Wednesday, May 24, 2006

Did you know......

Did you know you could special order boxes of Crayola Crayons?
This is a good thing. No more buying a box of 24 just to get the
white or black. It's not cheap to special order crayons, but it's way
cheaper than 50 boxes of 24 count would be. Yay for the internet! Posted by Picasa

Monet's Garden

I did this one while at FLIMP. It was nice to complete a work
without disruption. ;-) Posted by Picasa

Tuesday, May 23, 2006

More paintings

This VanGogh was done quite a while back. It's really small and not one of my favorites, but the colors are good. The parts that look like blades of grass peeking over the edge to the right are. I took the photo outside and the lawn needs tending.

This one is a Joseph Raphael called The New Blue Door. I re-did it today and like it much better now......darn the original and full speed ahead!

This painting is no longer in my posession.

This is a Renoir. I think this one actually looks better in photo than real life. That's not normal with encaustics. Renoir's are hard to do encaustic. I think I'll finally quit trying now....except for that onion still life I love so much.

There are a couple more to photograph. I'll do that tomorrow.....I hope.

Posted by Picasa

Thursday, May 11, 2006

Woman in a Red Chair

It's been a long time coming but I've finally decided I like Picasso. Some of it actually reaches me and a few look fun to paint. I know this one was. I started it at Flimp and finished it this week here at home. As always, this looks much better in person. Posted by Picasa

This piece is no longer in my possession.

Tuesday, May 09, 2006

An encaustic in process...


Art Philosophy

This is where you tell why you've started this blog and what you will do with it. I'm all for convention when it serves a purpose, so here goes:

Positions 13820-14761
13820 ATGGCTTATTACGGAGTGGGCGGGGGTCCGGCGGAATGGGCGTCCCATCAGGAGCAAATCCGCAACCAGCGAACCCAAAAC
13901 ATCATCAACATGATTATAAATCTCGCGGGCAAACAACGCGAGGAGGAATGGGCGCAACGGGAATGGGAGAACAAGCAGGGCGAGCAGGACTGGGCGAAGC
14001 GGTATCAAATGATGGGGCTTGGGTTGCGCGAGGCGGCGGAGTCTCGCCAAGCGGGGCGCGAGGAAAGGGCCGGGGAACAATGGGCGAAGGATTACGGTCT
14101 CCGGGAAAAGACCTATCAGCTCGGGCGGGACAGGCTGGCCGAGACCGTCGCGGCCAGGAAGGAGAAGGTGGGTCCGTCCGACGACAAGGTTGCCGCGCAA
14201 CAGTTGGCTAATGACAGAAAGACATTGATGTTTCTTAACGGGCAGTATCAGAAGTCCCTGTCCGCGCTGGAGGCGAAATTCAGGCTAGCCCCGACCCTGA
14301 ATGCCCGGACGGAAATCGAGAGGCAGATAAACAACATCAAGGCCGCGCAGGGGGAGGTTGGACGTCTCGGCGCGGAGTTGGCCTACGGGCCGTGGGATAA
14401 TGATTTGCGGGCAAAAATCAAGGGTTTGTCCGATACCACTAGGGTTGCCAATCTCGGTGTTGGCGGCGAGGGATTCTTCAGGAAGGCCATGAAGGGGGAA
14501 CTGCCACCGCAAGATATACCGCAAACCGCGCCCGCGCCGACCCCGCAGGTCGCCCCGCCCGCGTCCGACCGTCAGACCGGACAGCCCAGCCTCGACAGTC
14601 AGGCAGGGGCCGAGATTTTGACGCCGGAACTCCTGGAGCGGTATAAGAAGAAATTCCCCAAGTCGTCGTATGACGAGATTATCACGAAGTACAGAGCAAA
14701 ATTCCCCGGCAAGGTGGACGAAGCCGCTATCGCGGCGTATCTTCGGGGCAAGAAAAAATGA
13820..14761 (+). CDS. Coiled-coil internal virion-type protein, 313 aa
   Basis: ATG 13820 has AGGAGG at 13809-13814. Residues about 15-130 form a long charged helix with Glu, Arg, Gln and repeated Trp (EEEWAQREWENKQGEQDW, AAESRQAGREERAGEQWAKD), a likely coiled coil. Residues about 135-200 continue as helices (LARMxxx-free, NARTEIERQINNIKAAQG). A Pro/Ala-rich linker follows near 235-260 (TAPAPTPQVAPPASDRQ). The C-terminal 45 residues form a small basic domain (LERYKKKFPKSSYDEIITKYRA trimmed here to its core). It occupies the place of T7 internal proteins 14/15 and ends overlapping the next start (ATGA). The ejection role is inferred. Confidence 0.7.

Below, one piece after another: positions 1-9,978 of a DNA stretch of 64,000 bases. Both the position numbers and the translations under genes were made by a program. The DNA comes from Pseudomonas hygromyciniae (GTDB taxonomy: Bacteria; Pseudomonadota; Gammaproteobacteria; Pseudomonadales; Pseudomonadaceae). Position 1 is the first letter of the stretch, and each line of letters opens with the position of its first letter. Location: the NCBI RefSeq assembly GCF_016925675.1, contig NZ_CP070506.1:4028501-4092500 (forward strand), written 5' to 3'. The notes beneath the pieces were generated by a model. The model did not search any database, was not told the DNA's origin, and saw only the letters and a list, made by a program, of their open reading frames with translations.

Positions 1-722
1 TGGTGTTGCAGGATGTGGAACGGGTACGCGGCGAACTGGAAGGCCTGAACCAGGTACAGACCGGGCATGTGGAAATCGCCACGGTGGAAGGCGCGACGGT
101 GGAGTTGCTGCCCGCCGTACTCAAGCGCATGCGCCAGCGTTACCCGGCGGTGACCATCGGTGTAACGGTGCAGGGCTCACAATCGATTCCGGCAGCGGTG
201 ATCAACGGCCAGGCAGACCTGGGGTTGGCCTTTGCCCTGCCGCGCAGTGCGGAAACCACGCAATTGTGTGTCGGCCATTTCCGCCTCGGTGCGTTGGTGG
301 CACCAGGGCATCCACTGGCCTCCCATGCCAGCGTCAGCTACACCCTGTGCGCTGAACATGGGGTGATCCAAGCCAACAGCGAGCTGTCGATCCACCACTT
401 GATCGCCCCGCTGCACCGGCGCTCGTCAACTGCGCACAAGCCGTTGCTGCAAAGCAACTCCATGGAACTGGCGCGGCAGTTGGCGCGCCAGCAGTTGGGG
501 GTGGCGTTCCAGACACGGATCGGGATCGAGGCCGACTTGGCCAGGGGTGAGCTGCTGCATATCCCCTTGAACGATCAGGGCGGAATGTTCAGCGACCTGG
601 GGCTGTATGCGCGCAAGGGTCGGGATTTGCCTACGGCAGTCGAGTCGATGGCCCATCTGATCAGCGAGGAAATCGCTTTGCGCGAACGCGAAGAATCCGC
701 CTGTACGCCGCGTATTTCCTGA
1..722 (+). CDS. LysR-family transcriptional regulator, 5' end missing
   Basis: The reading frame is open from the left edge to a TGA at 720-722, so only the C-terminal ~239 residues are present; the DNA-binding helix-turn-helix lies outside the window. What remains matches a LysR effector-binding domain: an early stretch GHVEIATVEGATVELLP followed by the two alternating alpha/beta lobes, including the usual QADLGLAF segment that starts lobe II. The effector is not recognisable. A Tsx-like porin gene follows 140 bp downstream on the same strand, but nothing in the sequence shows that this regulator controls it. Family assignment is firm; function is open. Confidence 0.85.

I love to paint. My medium is encaustic, which means: A paint consisting of pigment mixed with beeswax and fixed with heat after its application. I, personally, use crayons as my pigment instead of purchasing the very costly pigments available online.....which are probably better but have far fewer color choices. :-)

Encaustic is great for several reasons. My favorite is that you can build up texture with the wax very easily and the paintings take on a deeper dimension. It's also great because dry time is almost non-existent. The wax is dry as soon as it's cool. I can also make easy changes and fixes by simply scraping off whatever I don't like.

This medium can be tricky, though. It is not like painting with oil or acrylic....or watercolor for that matter. The wax tends to harden as you try to paint and you can not mix and blend colors on the canvas very easily. Artworks are also tricky to transport as you must avoid too much heat and bumps and scrapes can easily gouge the painting. I'm sure the "real" encaustic mediums, which include resin, are a bit sturdier but a little heat, gently applied, usually fixes small "owies".

My husband introduced me to encaustic painting after attending a small seminar at the Montgomery Museum of Fine Art in Alabama. I ran with it from there. Last year I was invited to be an "Artist in Action" at the MMFA. It was the first year that artists demonstrated and also shared their art form with participatory activities for attendees (which means, people got to paint encaustic with me). It was really fun and when I was invited back this year we packed up the family and drove back to Montgomery from Texas, where we had since moved.

This blog was started because of that last trip. I realized that I had no business cards at the last minute and then realized that they would be useless, as I had no information worth putting on them. So, here is my business card fodder. A place to point folks to who want to see what I've done, can do or may someday do.

My philosophy of art is this: "If you don't have talent, have a niche."

o.k., I have two: "You don't have to be great, you just have to be brave."